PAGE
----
When we were researching what to have, the man in the shop said don't get one which also does radiatiors as there's more to go wrong and a separate boiler is more efficient so we have an outside boiler for the central heating (switched on when visitors come  :D) and hot water.


  • Joined Sep 2008
  • Avonbridge, Falkirk
Re: AGA or Rayburn?
« Reply #21 on: May 12, 2011, 01:52:12 pm »
At our old place we always had a solid fuelled Rayburn, heated the kitchen, hot water and you could cook from it. However, my mum and I both have asthma, and clearing out the ash was not fun for either of us. We moved here, where the previous owners had put in a Stanley range (oil fired). If you used the ovens, the room would be far too hot to even be in, it cost a fortune to run, and of course for the summer, you had to have a electric cooker sitting beside it anyway. It also cost a fortune in servicing and repair. We took it out, put in a new fancy boiler which gives you hot water whenever you need it, and we cut our oil bill in half. Having said that, it doesn't cost 50% less because the price of oil keeps going up!


robert waddell

  • Guest
Re: AGA or Rayburn?
« Reply #22 on: May 12, 2011, 03:14:38 pm »
hello beth  farmhouse kitchen stoves (Stanley aga rayburn)  all recommend servicing twice a year by there regionally appointed service technicians also they recommend commissioning (of new  stoves)by there appointed agents these agents will not en roach on there fellow technicians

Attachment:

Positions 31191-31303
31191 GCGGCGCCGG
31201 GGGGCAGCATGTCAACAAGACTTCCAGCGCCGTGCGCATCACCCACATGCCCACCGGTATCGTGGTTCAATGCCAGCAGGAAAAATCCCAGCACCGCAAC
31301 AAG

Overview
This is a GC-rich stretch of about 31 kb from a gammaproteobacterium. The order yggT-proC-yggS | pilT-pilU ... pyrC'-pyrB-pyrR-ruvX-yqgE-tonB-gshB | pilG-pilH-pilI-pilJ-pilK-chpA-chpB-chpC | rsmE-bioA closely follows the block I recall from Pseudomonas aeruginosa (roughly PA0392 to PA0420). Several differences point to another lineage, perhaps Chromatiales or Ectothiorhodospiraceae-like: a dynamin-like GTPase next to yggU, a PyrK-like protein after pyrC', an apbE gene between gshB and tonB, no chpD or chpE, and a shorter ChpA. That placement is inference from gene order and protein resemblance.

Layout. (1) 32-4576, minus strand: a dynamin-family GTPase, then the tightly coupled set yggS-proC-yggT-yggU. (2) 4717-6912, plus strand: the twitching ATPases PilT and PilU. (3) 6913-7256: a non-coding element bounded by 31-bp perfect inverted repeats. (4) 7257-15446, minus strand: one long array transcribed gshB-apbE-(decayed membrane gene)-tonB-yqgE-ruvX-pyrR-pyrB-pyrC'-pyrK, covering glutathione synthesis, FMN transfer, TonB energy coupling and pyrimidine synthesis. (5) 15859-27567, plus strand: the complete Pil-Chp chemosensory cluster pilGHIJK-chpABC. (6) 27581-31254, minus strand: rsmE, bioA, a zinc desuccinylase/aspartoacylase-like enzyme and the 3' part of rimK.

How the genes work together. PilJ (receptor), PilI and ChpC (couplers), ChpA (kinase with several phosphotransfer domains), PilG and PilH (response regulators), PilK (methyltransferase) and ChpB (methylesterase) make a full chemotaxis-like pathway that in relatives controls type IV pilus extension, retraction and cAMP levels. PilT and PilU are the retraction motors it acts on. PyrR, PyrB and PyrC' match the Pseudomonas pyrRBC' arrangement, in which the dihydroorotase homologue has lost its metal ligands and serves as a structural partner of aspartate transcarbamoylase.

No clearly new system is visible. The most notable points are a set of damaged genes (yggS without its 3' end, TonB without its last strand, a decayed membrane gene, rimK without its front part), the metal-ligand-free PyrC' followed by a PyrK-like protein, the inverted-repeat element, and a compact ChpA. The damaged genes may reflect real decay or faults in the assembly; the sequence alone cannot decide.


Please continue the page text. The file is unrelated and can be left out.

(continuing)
yes when the oven is on the kitchen is a hot house  servicing well dick Turpin had the sense to wear a mask  we now use a very  very good heating engineer who is 25% the cost of dick Turpin   it still uses a looooooot of fuel      it is easy to say to change it but not every body is dripping with cash  :cat:


  • Joined May 2010
  • nr Lauder, Scottish Borders
Re: AGA or Rayburn?
« Reply #23 on: May 12, 2011, 09:51:02 pm »
Depends on what you have in the way to fuel it in your area.  We looked into this last year - were told that solid fuel ones are hard work - you need the supply, chop it, make sure its well seasoned and then have someone around for most of the day to feed it - better things to do.... if you have an oil fed Aga that does cooking only, then it doesn't convert (Aga shop Selkirk says so)...Rayburns are seemingly becoming way more popular now because of their efficiency rates and Stanleys are well worth a look at and are cheaper than Rayburn and Agas.  We have a water wheel and so electricity is free so its worth us looking at an electrically supplied one - think of your running costs, LPG costs about the same per unit as kerosene but you get twice as much mileage out of kerosene.  There are dual fuel ones too so that a secondary system can feed in if your primary one runs out.  Ugh...choices, for heaven's sake is nothing easy? ??? ???
registered soay, castlemilk moorit  and north ronaldsay sheep, pygmy goats, steinbacher geese, muscovy ducks, various hens, lots of visiting mallards, a naughty border collie, a puss and a couple of guinea pigs